My portion of Silly Con Valley's rise & fall & rise & fall & rise & fall & fall[1] & possible current upward trend[2] is in the works. Working title "40+ Years of Labor for THIS? (Subtitled "Why I bought a horse ranch ...")".

Unfortunately, when it gets published it'll out me here on ElReg ...

No aggrandizing here. Rather, putting history into perspective.

[1] Not a typo.

[2] Manufacturing is returning to TheValley ... Slowly, but it's definitely on the upturn.

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Thumb Up

Re: @Ross K (was: @Homer 1 (was:Misplaced admiration))

Thumbs up - I'd like to read your book. I love talking to the guys who were around to watch the early history of Silicon Valley.

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Re: Misplaced admiration

Hi Jobs need not have done anything, but follow his logic since early days of quitting Apple, starting NEXT, following a strict object oriented programming, once he gets back move entire Apple to OS X, then onto Intel, the uniformity of an iPod or an iPhone or an iPad running essentially same OS and motivating an entire group of brilliant engineers to work to his plan. You need not be an engineer etc. When you see this consistency and see that neither Microsoft not any one else has such focus over such a long period, do you still go back to "Misplaced admiration", I doubt it..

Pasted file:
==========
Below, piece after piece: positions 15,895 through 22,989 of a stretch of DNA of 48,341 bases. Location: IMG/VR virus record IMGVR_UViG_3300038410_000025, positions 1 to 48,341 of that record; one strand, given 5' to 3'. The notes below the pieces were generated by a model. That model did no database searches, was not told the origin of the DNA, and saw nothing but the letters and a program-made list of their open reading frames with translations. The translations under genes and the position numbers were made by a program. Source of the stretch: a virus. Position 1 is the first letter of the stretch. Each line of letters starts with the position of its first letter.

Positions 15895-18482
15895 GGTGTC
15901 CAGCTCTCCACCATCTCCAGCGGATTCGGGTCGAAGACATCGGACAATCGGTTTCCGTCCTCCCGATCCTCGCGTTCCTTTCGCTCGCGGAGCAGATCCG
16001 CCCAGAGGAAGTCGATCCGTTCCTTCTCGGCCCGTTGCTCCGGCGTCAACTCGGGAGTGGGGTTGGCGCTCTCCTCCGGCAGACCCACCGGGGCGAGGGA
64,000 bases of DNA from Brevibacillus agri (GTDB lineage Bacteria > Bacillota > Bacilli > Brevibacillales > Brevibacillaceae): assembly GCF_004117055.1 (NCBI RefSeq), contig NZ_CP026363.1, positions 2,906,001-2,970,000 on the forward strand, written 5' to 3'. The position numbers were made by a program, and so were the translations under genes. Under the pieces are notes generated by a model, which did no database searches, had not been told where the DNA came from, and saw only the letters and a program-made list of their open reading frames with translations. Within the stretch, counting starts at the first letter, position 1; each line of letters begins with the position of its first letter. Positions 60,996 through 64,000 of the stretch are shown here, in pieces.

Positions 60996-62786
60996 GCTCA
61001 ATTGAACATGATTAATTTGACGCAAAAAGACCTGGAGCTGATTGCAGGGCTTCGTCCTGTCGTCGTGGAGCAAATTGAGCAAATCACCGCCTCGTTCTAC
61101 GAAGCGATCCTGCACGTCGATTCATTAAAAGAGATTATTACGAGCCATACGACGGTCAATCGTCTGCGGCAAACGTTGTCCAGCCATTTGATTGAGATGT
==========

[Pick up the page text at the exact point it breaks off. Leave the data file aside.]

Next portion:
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Re: @Ross K (was: @Homer 1 (was:Misplaced admiration))

"40+ Years of Labor for THIS?"

I would buy it.

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Re: Misplaced admiration

>Jobs had little interest or knowledge in circuit board design and made a deal with Wozniak to split the bonus evenly between them if Wozniak could minimize the number of chips.